"Metrics-Based Journal Value Analysis"
Chan Li, California Digital Library
The presenter reported on an overall weighted value metric and algorithm, in use at the University of California Libraries since 2009. The metric is designed to account for many individual journal metrics in the marketplace; including Impact Factor, Eigenfactor, cost/use, and many others; and is weighted to even out the influence of any particular metric in an evaluation of journal quality and necessity. This work is important because it attempts to bring a scientific approach to journal title review, accounts for multiple methods of measuring journal quality, and emphasizes the analysis of the information produced by the algorithm rather than the collection of data.
"Tipping the Cow: Reorganizing Staff to Support Electronic Resources"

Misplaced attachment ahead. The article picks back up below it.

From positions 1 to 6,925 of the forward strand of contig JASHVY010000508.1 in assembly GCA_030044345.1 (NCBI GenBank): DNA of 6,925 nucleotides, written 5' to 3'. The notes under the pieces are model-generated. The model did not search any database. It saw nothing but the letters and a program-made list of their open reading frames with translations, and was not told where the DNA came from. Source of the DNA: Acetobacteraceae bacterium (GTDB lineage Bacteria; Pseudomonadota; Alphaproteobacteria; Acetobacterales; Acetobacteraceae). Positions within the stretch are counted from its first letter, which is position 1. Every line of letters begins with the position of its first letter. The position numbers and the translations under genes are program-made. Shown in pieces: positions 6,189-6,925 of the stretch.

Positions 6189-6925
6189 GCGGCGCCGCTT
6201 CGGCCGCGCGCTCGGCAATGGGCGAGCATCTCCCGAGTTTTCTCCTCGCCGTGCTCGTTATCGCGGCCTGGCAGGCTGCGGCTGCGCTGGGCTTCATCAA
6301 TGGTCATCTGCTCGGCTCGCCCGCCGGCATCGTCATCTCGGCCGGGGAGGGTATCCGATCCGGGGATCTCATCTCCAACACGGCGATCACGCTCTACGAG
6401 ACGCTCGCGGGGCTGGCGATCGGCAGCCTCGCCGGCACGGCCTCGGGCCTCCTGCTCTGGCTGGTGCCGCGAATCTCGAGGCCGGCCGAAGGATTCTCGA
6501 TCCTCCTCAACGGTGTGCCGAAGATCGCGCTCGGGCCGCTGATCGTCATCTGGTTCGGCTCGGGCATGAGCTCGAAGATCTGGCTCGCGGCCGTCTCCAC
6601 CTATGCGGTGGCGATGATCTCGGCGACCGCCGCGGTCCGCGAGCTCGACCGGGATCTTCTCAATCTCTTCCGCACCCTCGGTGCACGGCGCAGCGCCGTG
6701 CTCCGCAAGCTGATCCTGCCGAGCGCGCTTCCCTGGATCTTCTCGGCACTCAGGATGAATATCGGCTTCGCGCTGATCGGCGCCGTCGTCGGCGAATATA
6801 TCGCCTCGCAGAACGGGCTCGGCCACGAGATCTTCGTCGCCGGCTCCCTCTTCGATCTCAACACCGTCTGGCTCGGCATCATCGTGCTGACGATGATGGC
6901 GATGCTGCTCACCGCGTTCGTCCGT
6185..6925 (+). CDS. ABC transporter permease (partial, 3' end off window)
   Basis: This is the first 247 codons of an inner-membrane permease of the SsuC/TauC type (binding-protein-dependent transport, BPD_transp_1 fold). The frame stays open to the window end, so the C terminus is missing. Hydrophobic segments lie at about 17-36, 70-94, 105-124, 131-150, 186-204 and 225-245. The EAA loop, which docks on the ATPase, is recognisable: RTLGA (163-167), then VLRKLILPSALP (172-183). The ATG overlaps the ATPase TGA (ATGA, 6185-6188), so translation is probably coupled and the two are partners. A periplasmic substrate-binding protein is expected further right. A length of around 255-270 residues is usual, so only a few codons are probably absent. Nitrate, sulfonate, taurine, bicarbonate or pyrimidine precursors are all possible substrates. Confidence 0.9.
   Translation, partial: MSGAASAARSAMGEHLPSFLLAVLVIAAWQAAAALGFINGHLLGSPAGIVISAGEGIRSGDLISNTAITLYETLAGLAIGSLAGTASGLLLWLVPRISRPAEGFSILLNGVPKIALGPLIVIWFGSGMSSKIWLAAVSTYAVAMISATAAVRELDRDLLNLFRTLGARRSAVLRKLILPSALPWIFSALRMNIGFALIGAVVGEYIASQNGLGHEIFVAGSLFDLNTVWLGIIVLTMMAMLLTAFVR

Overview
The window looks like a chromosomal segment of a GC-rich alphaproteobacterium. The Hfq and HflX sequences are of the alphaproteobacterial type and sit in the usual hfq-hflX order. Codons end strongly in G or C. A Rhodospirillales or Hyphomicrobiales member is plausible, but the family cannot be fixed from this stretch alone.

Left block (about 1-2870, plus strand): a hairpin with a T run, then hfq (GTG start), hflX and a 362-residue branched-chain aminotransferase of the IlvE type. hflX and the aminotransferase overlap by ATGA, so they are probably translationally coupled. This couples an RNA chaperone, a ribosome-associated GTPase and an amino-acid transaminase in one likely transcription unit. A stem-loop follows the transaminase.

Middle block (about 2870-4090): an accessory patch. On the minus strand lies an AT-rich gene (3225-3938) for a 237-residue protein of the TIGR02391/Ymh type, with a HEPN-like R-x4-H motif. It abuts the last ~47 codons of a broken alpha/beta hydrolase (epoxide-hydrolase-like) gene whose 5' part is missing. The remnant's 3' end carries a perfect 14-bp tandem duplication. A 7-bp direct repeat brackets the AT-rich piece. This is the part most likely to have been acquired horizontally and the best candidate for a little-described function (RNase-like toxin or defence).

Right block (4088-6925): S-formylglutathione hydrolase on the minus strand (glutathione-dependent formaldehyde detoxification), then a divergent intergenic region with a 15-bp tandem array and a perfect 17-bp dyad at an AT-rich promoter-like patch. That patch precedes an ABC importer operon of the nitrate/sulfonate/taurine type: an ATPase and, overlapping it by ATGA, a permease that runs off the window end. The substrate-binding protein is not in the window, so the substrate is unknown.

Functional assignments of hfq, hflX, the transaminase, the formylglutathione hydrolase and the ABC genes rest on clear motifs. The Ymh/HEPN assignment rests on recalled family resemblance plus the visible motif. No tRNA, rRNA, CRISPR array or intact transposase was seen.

John McDonald, Claremont Colleges Library
The presenter discussed the well-known fact (at least among those who handle and support electronic resources) that our technical services departments are still mostly configured to handle print collections. To address this problem the Claremont Colleges Library underwent a radical reorganization led by its administration. Through retirement incentives, job reassignments, and withdrawing all budgetary support for print-based work (no more binding, journal issue check-in, microform purchases, processing of printed government documents, among other activities), the Library gradually changed its cultural focus from supporting print to supporting electronic resources. This support extends all the way through Library Instruction, the work of former subject specialists, and a new approach to collections management. The presenter pointed out that, even in a more traditionally organized library, all staff still come into contact with e-resources problems. Without e-resources knowledge installed somewhere besides with the e-resources librarian/staff, that person becomes an unwilling bottleneck in getting e-resources problems fixed. He emphasized that all staff need some e-resources knowledge to remove such bottlenecks and best support users.